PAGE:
Even the most dominant companies stumble sometimes, and the highly popular natural and organic foods retailer Whole Foods Market (Nasdaq: WFM) is no exception.
Long the most recognizable name in the health food business, Whole Foods saw its stock plummet nearly 20% on May 6 because it failed to meet analysts' expectations for the latest quarter. All told, the stock is off about 32% so far this year.
This naturally raises the question of whether the pullback presents an uncommon opportunity to invest in a great company while it's down.
I don't think so.
For starters, the company now has two earnings misses in a row. In the most recent quarter, it reported earnings per share (EPS) of $0.38, 7% below the consensus estimate of $0.41. The quarter before that, Whole Foods' EPS of $0.42 missed the Street's estimate by 5%.
Looking back further, sales have remained solid, climbing about 12% a year since 2011 from $10.1 billion to the current level of $13.3 billion. But earnings growth, while still relatively quick, has been downshifting substantially. Whereas EPS increased 33% annually from 2008 to 2011, it's up more like 20% a year since 2011.
That may not seem so bad. But to me it's a huge red flag -- especially when you consider Whole Foods was growing the bottom line a lot faster during the worst recession in decades than it is now with the economy noticeably stronger.
|Almost every food retailer now has at least a small natural and organic section -- a space once dominated by Whole Foods.|
More intense competition is a key culprit, and it's coming from all directions. Indeed, newer rivals like The Fresh Market (Nasdaq: TFM) and Sprouts Farmers Market (Nasdaq: SFM) have become serious threats. The latter has been expanding especially fast, more than quintupling revenue since 2010 from $517 million to $2.6 billion currently. During the same period, Fresh Market's revenue climbed almost 90% from $798 million to $1.5 billion.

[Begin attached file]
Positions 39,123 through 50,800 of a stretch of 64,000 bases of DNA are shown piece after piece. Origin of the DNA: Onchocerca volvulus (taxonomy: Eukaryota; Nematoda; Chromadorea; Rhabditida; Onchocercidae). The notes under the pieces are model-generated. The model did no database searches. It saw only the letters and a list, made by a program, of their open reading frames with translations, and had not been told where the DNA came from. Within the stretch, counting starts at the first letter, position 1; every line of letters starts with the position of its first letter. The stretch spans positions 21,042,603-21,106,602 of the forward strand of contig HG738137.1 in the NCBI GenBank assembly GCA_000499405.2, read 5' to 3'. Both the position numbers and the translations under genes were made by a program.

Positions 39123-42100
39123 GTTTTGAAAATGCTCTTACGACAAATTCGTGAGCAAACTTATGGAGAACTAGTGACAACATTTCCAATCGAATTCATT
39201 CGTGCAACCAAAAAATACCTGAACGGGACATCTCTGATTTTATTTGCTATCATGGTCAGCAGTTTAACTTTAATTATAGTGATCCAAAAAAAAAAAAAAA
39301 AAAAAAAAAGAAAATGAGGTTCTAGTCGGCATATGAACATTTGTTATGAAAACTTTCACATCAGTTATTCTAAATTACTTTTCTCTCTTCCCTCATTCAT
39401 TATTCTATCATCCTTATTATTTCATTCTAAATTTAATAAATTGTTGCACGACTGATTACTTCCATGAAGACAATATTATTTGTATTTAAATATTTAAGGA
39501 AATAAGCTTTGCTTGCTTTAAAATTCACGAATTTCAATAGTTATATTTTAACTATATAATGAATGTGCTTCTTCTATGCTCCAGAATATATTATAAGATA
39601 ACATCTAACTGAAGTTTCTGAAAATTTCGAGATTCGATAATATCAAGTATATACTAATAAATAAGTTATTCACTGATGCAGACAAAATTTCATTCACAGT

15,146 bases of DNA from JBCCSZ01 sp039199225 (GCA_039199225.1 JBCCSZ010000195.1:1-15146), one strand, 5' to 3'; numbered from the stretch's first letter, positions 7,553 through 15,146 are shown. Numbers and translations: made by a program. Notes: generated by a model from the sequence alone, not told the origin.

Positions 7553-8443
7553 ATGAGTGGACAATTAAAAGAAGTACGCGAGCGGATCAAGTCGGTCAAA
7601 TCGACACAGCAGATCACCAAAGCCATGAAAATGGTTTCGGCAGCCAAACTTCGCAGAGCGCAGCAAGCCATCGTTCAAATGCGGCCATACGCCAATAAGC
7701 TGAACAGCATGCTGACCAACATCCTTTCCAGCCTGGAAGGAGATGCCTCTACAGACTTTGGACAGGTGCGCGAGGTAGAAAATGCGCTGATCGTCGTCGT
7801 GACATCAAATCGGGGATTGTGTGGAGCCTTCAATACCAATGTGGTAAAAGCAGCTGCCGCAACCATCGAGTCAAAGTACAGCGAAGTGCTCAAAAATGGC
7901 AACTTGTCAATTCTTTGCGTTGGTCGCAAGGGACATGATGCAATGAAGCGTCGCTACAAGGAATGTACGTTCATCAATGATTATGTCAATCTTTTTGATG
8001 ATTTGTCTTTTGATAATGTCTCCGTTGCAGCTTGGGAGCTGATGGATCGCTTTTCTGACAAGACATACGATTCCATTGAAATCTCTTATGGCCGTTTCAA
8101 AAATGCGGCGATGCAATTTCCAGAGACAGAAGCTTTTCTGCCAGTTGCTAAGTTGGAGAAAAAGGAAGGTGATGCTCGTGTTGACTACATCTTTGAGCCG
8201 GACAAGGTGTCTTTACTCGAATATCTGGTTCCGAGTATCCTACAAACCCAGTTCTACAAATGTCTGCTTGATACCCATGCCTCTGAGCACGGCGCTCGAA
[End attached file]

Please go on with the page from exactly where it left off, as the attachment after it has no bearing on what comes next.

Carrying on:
Direct competitors like these used to be Whole Foods' biggest concern. But now, almost every food retailer -- including traditional grocers like Safeway (NYSE: SWY) and Kroger (NYSE: KR), big discounters such as Wal-Mart (NYSE: WMT) and Target (NYSE: TGT), and wholesale clubs like Costco (NYSE: COST) -- has at least a small natural and organic section.
Because Whole Foods is playing on a much more crowded field, it's at high risk of losing a good portion of the pricing power it enjoyed when there were fewer competitors. And this isn't something that might take place sometime down the road. It's happening now.
The latest sign of this: Wal-Mart's new line of organic products, roughly 100 different items offered since early April through an exclusive arrangement with Wild Oats (an organic food company Whole Foods had previously acquired but then had to relinquish after lengthy antitrust proceedings with the Federal Trade Commission).
Prices for the products in the new Wal-Mart line are about 25% below what the typical competitor charges.
Target is starting an even bigger push into the natural and organics space, too, with its own new line of grocery, health care, household, infant, and personal care items. In light of the competitive landscape, I expect pricing will typically be roughly comparable to Wal-Mart's. And it probably won't be long before Whole Foods either has to drop its prices or bleed market share.
Risks to Consider: Along with red-hot competition, Whole Foods faces the risk of a major decline in natural and organic foods consumption if household incomes erode or the economy slows way down again. Such factors might push many consumers who prefer natural and organic to much cheaper competitors or cause them to switch back to lower-priced non-organic products.
Action to Take --> I doubt Whole Foods can keep growing earnings at anywhere near the blistering 33%-a-year pace it maintained for the past five years. I suspect it'll be lucky even to achieve the far slower 13% growth rate that analysts are projecting for the coming five years.
Don't get me wrong, Whole Foods should remain an industry leader. It's just unlikely to dominate like it used to. What's more, I wouldn't buy the stock at the current price of about $39, even though it looks cheap next to the 52-week high of nearly $66. That's because the stock still trades for 26 times trailing-12-month EPS of $1.50 -- far higher than the industry average price-to-earnings (P/E) ratio of 11.
Essentially, the market is still seeking the right price for the stock in light of Whole Foods' changing circumstances, and I believe the most likely outcome is for its earnings multiple to move closer to the industry average. Thus, the stock price could go quite a bit lower.
For instance, even a relatively modest near-term drop in the P/E to, say, 22 would put it 15% below current levels. So if you're thinking of buying Whole Foods, I suggest waiting at least a couple months to see how things shake out and then re-evaluate if prices hit more reasonable levels (perhaps somewhere around $30 a share).